“There’s always a risk,” Reid admitted. “And it may be put on a back burner by some organisations, but it’s not going to be put on the back burner by the groundswell of involved tenants, and the groundswell of landlords who want to work with their tenants. We all know that welfare reform is probably the top priority for housing providers.
There are people who are taking the view that they need to disinvest in tenant involvement, perhaps put resources into income management roles, so yes welfare reform has the capacity to scupper some of the resident involvement that’s going on, but I would argue that it is absolutely crucial to successfully mitigate some of the impact of welfare reform.”
Another threat, perhaps, is the ‘deadening hand’ it might exert on tenants feeling able to take an active role with their landlords. However, there is a flipside. “Welfare reform galvanises people,” Reid said. “We’ve seen tenants protesting, we’ve seen tenants leading conferences on welfare reform for tenants and professionals to go along to, and there’s been a real coming together over this issue, so sometimes adversity can really galvanise and re-energise that spirit.”
Spirited tenant involvement is all very welcome, of course, but there is the worry that the adversity of these times may sour the relationship with social landlords. That’s something TPAS is understandably keen to avoid as its heads into its second quarter century. For one thing, it’s the relationship between tenants, staff, and social landlord that holds the means to clearing the hurdles of these troubled times; for another, one might say that the tenant empowerment movement has come too far to be turned back now.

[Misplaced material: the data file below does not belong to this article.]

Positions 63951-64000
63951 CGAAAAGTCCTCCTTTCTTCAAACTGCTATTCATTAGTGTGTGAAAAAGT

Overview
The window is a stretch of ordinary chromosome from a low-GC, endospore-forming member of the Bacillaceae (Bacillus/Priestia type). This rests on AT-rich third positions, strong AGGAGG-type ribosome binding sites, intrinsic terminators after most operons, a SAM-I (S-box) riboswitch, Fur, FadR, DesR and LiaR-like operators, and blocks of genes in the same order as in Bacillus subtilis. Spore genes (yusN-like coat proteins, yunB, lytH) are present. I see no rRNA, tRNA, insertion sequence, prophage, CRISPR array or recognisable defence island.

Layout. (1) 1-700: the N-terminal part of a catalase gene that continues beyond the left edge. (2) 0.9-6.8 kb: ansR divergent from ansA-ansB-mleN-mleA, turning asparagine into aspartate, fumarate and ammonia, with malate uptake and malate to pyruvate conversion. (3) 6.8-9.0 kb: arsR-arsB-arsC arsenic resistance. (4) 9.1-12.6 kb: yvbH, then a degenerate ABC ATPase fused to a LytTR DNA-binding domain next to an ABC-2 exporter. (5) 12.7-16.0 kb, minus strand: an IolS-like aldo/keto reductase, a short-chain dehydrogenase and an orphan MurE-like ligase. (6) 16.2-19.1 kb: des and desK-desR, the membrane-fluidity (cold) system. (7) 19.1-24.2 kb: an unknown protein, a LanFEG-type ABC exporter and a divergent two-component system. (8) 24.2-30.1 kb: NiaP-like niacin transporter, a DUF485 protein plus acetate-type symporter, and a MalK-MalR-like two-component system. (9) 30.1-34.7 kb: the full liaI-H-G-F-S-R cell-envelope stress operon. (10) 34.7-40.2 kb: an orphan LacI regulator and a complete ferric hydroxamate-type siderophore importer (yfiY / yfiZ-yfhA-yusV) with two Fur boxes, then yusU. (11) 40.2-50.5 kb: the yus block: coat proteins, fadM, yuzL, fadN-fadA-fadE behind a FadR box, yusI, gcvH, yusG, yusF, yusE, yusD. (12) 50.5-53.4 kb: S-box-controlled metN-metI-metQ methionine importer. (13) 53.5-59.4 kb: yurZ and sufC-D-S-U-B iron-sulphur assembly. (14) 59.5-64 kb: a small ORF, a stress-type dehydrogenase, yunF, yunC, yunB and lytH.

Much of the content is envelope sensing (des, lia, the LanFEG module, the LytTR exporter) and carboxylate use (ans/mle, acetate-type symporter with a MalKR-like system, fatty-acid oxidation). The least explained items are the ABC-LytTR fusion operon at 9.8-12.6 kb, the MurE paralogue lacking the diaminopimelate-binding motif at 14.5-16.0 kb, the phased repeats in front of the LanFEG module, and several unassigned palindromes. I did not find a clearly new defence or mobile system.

“If you think about 25 years ago, if you think about the role of tenants in 1988, and the role of tenants now, then there has been a lot of progress made. Most providers have a baseline of resident involvement and empowerment. There are some really good trailblazing organisations that really get the business case for resident involvement – but there’s loads more to do,” said Reid.
“Tenants and landlords, working together in partnership, make real, tangible differences to organisations. But we’re also looking to celebrate what has been achieved, because there is an enormous amount of resident involvement going on across the country. There’s thousands of residents; I’m just really inspired by the ways that people are helping their landlords to improve. There are thousands of hours of volunteer time that’s given by people up and down the country to really get involved with their social landlords. It’s a huge amount of community expertise.
“So we’re using the 25th anniversary to try and get the message across. It’s not just a nice thing to do, it’s not just the right thing to do – it’s the smart thing to do.”
This interview was first published in the October 2013 edition of Housing magazine and subsequently re-published on the Housing Excellence website, 24 March 2014. Since first publication, Michelle Reid has become group chief executive of Cynon Taf Community Housing Group in Wales.